“You can do what you want, but is it really the fair, ethical, and right thing to do?”

“Ask yourself if it is really the right thing to do according to your best principles? How would you feel about yourself?”

“When you look back on today’s negotiation, will you be able to know you acted according to your own values?”

“You appear to be highly professional, intelligent and caring. What would have been a higher level of consideration in this matter?”

“If you were to do the experience that caused this dispute all over again, what would you have preferred in what you did or the way you acted?”

“Sometimes virtue is its own reward. No one and no bad treatment can take it way.”

“There’s always a natural tendency to focus so much on their character that your tangible interests don’t get enough attention.

10. Impasse Approach: What If’s

“How would you react if the other party made this suggestion? ___ How would you modify this suggestion?”

“What if you could design a payment plan. How would it look?”

“What if you include non-monetary compensation, such as ______? Any ideas?”

“How would you think about this other option? _____. I’m not trying to convince you to take it, only to make sure you know about it and can consider the advantages and disadvantages. The choice is yours.”

11. Impasse Approach: Role Reversal

“Stand in the other person's shoes for a bit and look at the issue through their eyes. How would you resolve it if you were over there?”

“If you were them, why do you think your proposal wouldn't be workable?”

“If you were them, why would you accept your proposal?”

“How would you tweak their proposal to make it better for you but still not too bad for them?”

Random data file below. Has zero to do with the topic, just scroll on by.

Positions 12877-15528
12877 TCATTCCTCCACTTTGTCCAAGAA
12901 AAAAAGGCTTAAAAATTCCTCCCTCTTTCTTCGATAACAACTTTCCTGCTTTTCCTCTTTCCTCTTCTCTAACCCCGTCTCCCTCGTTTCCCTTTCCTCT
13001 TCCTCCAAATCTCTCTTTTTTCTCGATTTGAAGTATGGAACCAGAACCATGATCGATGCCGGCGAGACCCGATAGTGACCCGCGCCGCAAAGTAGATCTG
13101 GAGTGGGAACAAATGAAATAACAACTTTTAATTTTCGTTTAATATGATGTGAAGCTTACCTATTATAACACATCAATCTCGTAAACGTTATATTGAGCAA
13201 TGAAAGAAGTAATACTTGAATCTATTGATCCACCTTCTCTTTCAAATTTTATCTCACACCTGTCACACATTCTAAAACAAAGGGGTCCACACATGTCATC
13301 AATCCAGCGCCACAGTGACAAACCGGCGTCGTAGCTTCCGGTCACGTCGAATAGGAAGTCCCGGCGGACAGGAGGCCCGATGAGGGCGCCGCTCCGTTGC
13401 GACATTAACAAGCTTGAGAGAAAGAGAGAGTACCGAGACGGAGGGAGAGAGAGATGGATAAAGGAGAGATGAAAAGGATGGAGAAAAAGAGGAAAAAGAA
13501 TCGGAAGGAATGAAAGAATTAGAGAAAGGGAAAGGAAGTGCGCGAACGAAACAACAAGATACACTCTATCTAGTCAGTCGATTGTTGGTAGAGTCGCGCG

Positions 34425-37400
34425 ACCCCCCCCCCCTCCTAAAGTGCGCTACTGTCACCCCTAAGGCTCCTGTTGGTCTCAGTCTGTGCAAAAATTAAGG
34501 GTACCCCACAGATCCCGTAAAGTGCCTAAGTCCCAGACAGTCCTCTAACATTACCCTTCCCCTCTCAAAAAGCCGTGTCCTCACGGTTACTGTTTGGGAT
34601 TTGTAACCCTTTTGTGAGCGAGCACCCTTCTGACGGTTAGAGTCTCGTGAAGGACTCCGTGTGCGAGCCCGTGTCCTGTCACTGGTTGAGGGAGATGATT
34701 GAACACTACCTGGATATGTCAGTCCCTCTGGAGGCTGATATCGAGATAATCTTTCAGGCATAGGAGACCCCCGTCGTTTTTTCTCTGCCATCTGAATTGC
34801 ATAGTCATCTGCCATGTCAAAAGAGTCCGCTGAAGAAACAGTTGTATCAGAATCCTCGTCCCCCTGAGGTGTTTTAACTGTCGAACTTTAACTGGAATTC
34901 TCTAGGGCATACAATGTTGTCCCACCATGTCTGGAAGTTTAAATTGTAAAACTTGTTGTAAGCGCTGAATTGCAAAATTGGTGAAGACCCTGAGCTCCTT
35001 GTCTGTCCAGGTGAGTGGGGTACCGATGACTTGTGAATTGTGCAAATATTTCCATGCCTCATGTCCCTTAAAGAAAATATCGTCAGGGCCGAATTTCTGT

“What are some of the criteria that would make it good for you? Bad for you?"

“How about you being the mediator for a bit. Tell me what you heard them say.”

“Be the jury for a minute. Try imagining it from a totally impartial, objective perspective.”

12. Impasse Approach: Future and Future Relationships

“I’ll bet you can each make a pretty good case for why it’s not your fault. But I don’t think it’s going to help you much to be arguing about it. You need to shift the question from “whose fault is this?” to “How might we resolve this problem ourselves?”

“How would you like to feel six months or a year from now as to what you did and as to your payoff for resolution today on this dispute?" "How can you make that future happen? “

“If compromise could resolve this today, how would the relationship be different than if you elect to fight to a public courtroom? “

“You might want to think about what extent this would ruin your rapport with them going forward if you push too far.”

“If you don’t resolve it and sue in court, maybe get some publicity, you will destroy the relationship. Do you want that?”

“Your apology can go a long way toward reconciliation. Randy Pausch (Carnegie Mellon professor who famously gave a “last lecture”) suggests these parts:

1. What I did (or said) was wrong. I won’t do it again.

2. I feel badly that I hurt you.

3. How can I make this better? Listen.

Best: Offer an action against your self-interest.”

“You might at least try saying something like: “We recognize you were _____ (injured). We wish you well.””

“The gentle art of loosing face may save the day.”

“Mistrust caused by past behavior doesn’t have to cripple your future and your options. You can put trust-guarding features into the agreement like incentives, monitoring and remedies.”

“You’re looking for a formula that gives you a better future than the status quo.”